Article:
3 ways blockchain innovation is enhancing humanitarian response

WFP actively seeks new ways of delivering humanitarian assistance by exploring cutting-edge technologies and innovations and has done so since its earliest days. Photo: WFP/Jörg Koch.

Blockchain technology

Essentially, blockchain is a type of database that records information in chronological order by adding a new block of data to an ever-growing chain of data blocks. These blocks are all linked together, they reference each other, and the records are both traceable and irreversible at all times.

1. Smallholder farmers use blockchain for quality control

Despite producing much of the world’s food, smallholder farmers tend to be food insecure themselves — growing and earning just enough income to make it to the next harvest. Decapolis is a blockchain-powered solution that tracks the quality of the food produce as it passes through the entire supply chain. From the farm to the marketplace, this quality control benefits both the smallholder farmer and the end consumers at markets.

Since the pilot’s launch in February 2020, 100 smallholder farmers have been onboarded, trained and are now using the Decapolis platform in Jordan. Photo: WFP/Mohamad Batah.

2. Blockchain promotes financial inclusion for the unbanked

Participants in WFP’s Digital Microwork pilot project that connects young people to an online microwork platform, enabling them to earn income from machine learning jobs. Photo: WFP/Brian Otieno.

3. Ramping up co-innovation and knowledge sharing with blockchain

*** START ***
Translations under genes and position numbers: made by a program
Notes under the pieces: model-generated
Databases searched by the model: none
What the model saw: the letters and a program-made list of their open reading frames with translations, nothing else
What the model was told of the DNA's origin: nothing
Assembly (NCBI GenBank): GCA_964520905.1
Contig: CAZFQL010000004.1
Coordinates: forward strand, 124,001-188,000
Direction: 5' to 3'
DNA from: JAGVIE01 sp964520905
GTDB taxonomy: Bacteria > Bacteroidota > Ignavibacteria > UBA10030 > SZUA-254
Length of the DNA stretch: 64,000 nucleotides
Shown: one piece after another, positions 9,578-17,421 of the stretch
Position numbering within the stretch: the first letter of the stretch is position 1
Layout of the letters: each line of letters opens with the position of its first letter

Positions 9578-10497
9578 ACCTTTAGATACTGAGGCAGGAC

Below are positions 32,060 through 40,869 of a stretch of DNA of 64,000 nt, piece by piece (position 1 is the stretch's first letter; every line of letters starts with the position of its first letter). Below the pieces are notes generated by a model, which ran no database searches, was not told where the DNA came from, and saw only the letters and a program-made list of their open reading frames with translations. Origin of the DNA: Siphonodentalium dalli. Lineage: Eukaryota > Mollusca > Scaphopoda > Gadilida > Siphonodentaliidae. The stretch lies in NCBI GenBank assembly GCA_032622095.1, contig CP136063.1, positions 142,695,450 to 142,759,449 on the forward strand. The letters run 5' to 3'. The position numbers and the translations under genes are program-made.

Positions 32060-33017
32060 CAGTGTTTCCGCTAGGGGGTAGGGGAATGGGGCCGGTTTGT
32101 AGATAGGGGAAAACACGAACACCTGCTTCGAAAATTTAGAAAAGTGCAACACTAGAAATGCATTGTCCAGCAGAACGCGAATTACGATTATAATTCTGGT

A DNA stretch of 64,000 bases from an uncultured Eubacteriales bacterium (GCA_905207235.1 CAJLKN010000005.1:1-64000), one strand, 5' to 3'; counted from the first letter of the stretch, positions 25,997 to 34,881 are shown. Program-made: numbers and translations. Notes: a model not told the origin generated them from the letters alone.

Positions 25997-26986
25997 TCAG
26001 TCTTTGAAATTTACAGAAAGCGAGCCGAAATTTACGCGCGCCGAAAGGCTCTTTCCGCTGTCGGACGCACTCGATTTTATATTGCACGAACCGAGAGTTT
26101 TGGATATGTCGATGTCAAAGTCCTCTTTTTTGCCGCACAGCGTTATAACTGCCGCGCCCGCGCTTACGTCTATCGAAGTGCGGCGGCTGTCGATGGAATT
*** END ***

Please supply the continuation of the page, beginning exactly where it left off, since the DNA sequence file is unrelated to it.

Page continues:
The humanitarian and development sector is increasingly applying blockchain solutions in field projects. Sharing knowledge and building on each other’s experience goes a long way to creating new blockchain applications that can advance work towards the Sustainable Development Goals. This is what The Atrium aims to do.

Presentation of the Atrium at the Interagency Innovation Bootcamp co-hosted by the UN Innovation Network and WFP Innovation Accelerator in 2019 in Munich, Germany. Photo: WFP/Sebastian Widmann.

Emerging frontiers of humanitarian action

The WFP Innovation Accelerator provides startups and innovators with US $100,000 in funding and mentorship to help them advance blockchain solutions tackling global hunger and other SDGs. In 2022, we identified startups with solid and ready-for-testing and deployment projects through a call for applications that specifically sought blockchain solutions. Stay tuned and follow our channels below to receive news about these new blockchain pilots at WFP.



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WFP Innovation Accelerator

WFP Innovation Accelerator

Sourcing, supporting and scaling high-impact innovations to disrupt hunger.